What Does A Gerontological Rehabilitation Nurse Do?

The Association of Rehabilitation Nurses (ARN) developed this gerontological rehabilitation nurse role description to identify and clarify the role of rehabilitation nurses who care for geriatric clients and to promote a high degree of professionalism in keeping with the established Scope and Standards of Rehabilitation Nursing Practice.

Gerontological rehabilitation nursing is a specialty practice that focuses on the unique requirements of elderly rehabilitation clients. Elderly clients can be categorized into the following groups: the young old (65 through 74 years of age), the middle old (75 through 84 years of age) and the oldest old, or frail elderly (ages 85 and above) (Schrier, 1990). Currently, one in every eight Americans is older than 65 years of age. Older adults (65+) numbered 38.9 million in 2008, an increase of 4.5 million (13%) in the past 12 years. Experts predict this number to increase to 55 million by 2020. The frail older adults will be the fastest growing age group in the country. (Jacelon, 2011) The older a population is, the less homogeneous it is; therefore, more diverse care is required to meet the needs of the individuals within the population. Consequently, gerontologic clients warrant special consideration. In light of these statistics, rehabilitation nurses need to be prepared to meet the demands of an aging society.

Gerontological rehabilitation nurses consider the normal age-related changes and the functional limitations brought about by illness or injury in older people when they help an individual develop a plan of care. Specific disabling conditions and their concomitant medical issues dictate specific rehabilitation nursing interventions and techniques.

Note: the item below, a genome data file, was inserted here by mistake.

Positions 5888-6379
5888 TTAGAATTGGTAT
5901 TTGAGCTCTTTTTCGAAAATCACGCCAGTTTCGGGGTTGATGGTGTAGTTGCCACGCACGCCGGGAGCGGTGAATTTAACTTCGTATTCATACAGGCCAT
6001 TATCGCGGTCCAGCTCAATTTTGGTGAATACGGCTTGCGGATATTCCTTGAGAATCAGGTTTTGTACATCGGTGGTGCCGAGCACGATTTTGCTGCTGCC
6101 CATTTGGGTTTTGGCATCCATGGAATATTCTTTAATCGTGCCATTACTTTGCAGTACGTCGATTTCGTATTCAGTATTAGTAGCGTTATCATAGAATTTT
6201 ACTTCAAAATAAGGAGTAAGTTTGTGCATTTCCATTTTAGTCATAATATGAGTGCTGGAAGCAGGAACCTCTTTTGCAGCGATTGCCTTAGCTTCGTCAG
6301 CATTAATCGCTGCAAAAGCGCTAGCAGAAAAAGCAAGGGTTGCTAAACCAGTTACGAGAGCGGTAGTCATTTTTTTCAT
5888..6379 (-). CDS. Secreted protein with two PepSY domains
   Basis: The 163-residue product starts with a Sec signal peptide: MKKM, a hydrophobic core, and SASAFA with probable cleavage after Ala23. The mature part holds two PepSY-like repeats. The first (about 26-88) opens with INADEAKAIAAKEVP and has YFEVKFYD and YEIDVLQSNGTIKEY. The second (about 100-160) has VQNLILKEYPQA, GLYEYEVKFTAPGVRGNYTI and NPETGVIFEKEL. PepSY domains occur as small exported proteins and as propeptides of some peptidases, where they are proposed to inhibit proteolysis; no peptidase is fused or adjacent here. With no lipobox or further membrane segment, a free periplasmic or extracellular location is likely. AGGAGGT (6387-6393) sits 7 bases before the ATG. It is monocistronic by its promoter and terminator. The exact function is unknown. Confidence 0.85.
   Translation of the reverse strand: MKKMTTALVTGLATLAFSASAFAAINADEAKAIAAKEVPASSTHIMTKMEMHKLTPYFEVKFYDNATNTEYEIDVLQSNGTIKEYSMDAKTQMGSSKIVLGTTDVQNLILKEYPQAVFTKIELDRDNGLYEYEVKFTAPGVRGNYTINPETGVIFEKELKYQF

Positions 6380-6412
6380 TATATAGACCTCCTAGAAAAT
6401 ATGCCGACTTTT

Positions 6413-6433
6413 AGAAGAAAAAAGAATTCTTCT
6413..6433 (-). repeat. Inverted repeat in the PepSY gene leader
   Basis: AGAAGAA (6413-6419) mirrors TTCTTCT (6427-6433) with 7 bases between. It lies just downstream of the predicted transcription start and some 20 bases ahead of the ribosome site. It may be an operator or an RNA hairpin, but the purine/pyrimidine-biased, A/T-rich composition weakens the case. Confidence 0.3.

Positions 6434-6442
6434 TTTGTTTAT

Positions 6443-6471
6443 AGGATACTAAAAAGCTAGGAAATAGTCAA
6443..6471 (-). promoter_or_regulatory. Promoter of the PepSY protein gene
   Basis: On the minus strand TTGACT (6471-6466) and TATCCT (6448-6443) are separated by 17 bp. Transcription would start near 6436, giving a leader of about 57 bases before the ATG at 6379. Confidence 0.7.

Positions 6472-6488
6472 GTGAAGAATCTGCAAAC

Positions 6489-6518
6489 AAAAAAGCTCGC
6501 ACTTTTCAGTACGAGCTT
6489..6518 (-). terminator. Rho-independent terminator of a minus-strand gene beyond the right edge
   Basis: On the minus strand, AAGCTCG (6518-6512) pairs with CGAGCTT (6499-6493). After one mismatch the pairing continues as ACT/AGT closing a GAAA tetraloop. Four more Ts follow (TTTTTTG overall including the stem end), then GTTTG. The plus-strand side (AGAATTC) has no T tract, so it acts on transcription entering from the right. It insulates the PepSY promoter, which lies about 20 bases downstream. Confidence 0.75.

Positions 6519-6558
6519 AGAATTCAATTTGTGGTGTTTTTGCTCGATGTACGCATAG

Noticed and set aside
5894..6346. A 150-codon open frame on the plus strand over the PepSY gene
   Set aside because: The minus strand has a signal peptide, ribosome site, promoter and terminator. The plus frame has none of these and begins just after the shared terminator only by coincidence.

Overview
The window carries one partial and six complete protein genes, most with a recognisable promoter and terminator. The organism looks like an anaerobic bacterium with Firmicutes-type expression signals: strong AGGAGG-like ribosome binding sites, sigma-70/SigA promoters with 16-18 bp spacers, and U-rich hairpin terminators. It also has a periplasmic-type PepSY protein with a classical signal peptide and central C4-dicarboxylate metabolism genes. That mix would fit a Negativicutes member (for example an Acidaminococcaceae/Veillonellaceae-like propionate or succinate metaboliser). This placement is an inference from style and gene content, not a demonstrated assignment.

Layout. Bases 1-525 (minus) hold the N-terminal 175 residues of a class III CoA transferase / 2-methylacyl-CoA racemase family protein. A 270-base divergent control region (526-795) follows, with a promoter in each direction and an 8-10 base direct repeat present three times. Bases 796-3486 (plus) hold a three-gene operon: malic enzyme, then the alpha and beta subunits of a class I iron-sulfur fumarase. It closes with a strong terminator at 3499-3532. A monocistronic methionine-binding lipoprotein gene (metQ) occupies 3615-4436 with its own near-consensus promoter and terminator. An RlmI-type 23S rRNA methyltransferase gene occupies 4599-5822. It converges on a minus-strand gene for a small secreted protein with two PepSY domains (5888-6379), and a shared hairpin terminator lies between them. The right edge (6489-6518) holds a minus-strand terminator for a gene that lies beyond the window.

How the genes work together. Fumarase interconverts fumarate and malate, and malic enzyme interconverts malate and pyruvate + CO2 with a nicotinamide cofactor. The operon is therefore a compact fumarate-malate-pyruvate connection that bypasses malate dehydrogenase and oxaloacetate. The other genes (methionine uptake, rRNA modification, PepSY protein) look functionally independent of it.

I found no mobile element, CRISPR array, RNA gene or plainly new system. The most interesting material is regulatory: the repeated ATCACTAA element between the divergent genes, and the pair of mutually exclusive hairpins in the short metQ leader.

Culture and Education

It is important for the gerontological rehabilitation nurse to understand and elicit the beliefs, attitudes, values, and goals of older adults relating to their lives, illnesses, and health states in order to provide culturally appropriate care.


Gerontological rehabilitation nurses use a holistic approach in the assessment and provision of services to older adult clients. Helping older adults achieve their optimal level of physical, mental, and psychosocial well-being while providing a safe and secure environment is the primary goal of the gerontological rehabilitation nurse.


Gerontological rehabilitation nursing services are provided in settings throughout the continuum of care including hospital-based rehabilitation units, freestanding rehabilitation hospitals, hospital-based and free standing skilled nursing facilities, acute care units, subacute units, long-term care facilities, residential care facilities, home health agencies, private and agency clinics, and governmental agencies. Nurses with advanced education and certification also can practice independently as gerontological nurse practitioners or clinical nurse specialists. Other nurses practice gerontological rehabilitation nursing by teaching or conducting research at the nursing school or at the university level.


Gerontological rehabilitation nurses adhere to the established Standards and Scope of Rehabilitation Nursing Practice as published by the Association of Rehabilitation Nurses. The Specialty Practice of Rehabilitation Nursing Core Curriculum provides a comprehensive guide to rehabilitation nursing with a section dedicated to Gerontological Nursing. ARN position statements are available for guidance and information on specific rehabilitation issues.